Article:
> the machine), the easiest solution may be to give the hostname (the
                                  > alternate solution of giving the local IP address isn't a good idea
                                  > if the address is dynamical)

                                  your users has to use SASL and are not affected as long your machine
                                  is useable configured, every other out there dealing directly
                                  as MTA has to have a PTR, A-Record and correct HELO(EHLO
                                • Vincent Lefevre
                                  ... The main smarthost of my ISP gets blacklisted by some lists each time someone sends spam (this is a small ISP, so that it gets blacklisted much easier than
                                  Message 16 of 30 , Apr 1, 2011
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                                    On 2011-04-01 01:01:34 -0700, Murray S. Kucherawy wrote:
                                    > Those machines should be talking to a public-facing MTA that
                                    > tolerates unqualified names; they shouldn't be talking to the public
                                    > Internet with an unqualified name.

                                    The main smarthost of my ISP gets blacklisted by some lists each time
                                    someone sends spam (this is a small ISP, so that it gets blacklisted
                                    much easier than large ISP's, which are probably whitelisted). There's
                                    also a smarthost that checks incoming messages with an antispam
                                    software, but false positives would be dropped without notice, which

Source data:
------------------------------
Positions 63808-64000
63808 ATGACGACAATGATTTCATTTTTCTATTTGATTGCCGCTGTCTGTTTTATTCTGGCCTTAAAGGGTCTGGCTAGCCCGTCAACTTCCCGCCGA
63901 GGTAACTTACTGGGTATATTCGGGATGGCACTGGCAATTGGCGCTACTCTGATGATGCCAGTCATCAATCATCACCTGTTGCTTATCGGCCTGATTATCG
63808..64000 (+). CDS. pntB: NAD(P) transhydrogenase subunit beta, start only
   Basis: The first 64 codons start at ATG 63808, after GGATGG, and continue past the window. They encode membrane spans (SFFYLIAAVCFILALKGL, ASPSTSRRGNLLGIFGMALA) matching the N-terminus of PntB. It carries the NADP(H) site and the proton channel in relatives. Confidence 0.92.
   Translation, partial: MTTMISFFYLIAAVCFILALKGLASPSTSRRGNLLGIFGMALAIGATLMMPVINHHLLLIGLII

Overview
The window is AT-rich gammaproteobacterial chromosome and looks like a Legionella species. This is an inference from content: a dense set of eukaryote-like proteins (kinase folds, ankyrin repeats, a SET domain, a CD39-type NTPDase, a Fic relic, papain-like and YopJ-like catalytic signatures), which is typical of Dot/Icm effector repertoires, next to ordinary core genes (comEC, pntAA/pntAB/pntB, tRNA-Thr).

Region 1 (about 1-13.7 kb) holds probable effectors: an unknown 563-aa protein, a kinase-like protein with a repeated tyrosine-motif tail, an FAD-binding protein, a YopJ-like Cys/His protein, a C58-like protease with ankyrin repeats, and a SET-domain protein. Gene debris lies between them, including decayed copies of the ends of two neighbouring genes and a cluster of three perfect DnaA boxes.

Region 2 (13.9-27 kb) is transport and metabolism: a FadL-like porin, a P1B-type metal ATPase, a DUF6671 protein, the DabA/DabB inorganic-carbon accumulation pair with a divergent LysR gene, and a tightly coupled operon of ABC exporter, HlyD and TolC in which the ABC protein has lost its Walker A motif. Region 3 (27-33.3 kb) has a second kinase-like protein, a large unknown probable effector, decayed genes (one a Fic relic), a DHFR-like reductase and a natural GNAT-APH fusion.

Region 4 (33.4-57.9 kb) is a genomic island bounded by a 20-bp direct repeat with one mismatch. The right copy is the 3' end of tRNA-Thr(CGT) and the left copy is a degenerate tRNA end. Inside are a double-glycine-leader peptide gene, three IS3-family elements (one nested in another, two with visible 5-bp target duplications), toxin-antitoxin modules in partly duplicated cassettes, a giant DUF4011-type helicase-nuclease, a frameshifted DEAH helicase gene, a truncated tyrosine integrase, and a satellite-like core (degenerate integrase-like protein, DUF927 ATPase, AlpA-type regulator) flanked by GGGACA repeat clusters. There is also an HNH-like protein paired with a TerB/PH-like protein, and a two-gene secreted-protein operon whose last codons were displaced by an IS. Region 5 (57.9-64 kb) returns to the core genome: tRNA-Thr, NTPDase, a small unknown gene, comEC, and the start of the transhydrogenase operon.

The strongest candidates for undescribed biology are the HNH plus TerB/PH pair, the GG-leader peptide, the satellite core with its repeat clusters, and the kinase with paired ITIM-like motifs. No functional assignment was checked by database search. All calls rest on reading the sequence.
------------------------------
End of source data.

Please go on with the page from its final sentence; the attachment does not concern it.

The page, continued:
is unacceptable.

                                    > But even then, sending a hostname without a domain name

                                    Actually mine has a resolvable domain name after the first dot (only
                                    the full hostname isn't resolvable).

                                    > violates the SMTP RFC. In the face of such widespread abuse, I'm a
                                    > fan of being as strict as possible.

                                    Well, it violates only a SHOULD (because I should send an IP address
                                    while I don't). In practice, not so many people reject messages with
                                    unresolvable hostnames. So, currently, that's better than using one
                                    of my ISP's smarthost.

                                    I could now use SASL (this wasn't possible in the past because I didn't
                                    have my own server), but there would still be problems to solve: how
                                    can I use a fallback (on the client side) to the direct method when for
                                    some reason, the server is not reachable?

                                    --
                                    Vincent Lefèvre <vincent@...> - Web: <http://www.vinc17.net/>
                                    100% accessible validated (X)HTML - Blog: <http://www.vinc17.net/blog/>
                                    Work: CR INRIA - computer arithmetic / Arénaire project (LIP, ENS-Lyon)
                                  • Reindl Harald
                                    ... if your MTA is not reachable you can not send mail at this moment so simple it goes in days of SPF/DKIM no MUA there is really no reason for any workaround
                                    Message 17 of 30 , Apr 1, 2011
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                                      Am 01.04.2011 11:15, schrieb Vincent Lefevre:

                                      > I could now use SASL (this wasn't possible in the past because I didn't
                                      > have my own server), but there would still be problems to solve: how